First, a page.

# The 20% Statistician

A blog on statistics, methods, and open science. Understanding 20% of statistics will improve 80% of your inferences.

## Wednesday, January 13, 2016

### The Replication Value: What should be replicated?

Researchers are often reminded that replications are a cornerstone of empirical science (e.g., Koole & Lakens, 2012). However, we don’t need to regard every replication as equally valuable. Although most researchers will agree that a journal editor who rejects a manuscript reporting 20 high-powered direct replications of the Stroop-effect (Stroop, 1935) is making the right decision, they also know that some replications are worthy of being performed and published. Cumulative scientific knowledge requires a balance between original research and close replications of important findings.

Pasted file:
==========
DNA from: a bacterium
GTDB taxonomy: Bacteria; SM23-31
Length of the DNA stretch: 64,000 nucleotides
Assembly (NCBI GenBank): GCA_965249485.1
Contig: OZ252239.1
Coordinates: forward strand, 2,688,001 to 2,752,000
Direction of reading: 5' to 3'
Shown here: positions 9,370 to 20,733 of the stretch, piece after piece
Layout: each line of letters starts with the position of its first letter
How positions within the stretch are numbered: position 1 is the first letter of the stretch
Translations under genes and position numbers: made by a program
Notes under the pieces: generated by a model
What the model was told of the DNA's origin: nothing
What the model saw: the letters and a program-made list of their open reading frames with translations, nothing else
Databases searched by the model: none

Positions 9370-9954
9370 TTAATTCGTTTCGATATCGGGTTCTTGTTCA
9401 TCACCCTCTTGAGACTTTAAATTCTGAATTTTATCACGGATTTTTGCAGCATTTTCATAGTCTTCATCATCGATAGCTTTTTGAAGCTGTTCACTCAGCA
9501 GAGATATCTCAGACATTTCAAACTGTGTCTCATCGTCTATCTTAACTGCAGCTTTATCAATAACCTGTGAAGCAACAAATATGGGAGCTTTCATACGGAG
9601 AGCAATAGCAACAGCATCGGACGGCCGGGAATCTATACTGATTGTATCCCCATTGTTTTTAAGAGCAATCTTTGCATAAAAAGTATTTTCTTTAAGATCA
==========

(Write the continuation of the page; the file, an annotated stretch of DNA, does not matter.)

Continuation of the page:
The question when a close replication of an empirical finding is of sufficient value to the scientific community to justify being performed and published is an important question for any science that operates within financial and time constraints. Some years ago, I started a project on The Replication Value. The goal of the replication value was to create a quantitative and objective index to determine the value and importance of a close replication. The Replication Value can guide decisions of what to replicate directly, and can serve as a tool both for researchers to assess whether time and resources should be spent on replicating a finding, and for journal editors to help determine whether close replications should be considered for publication.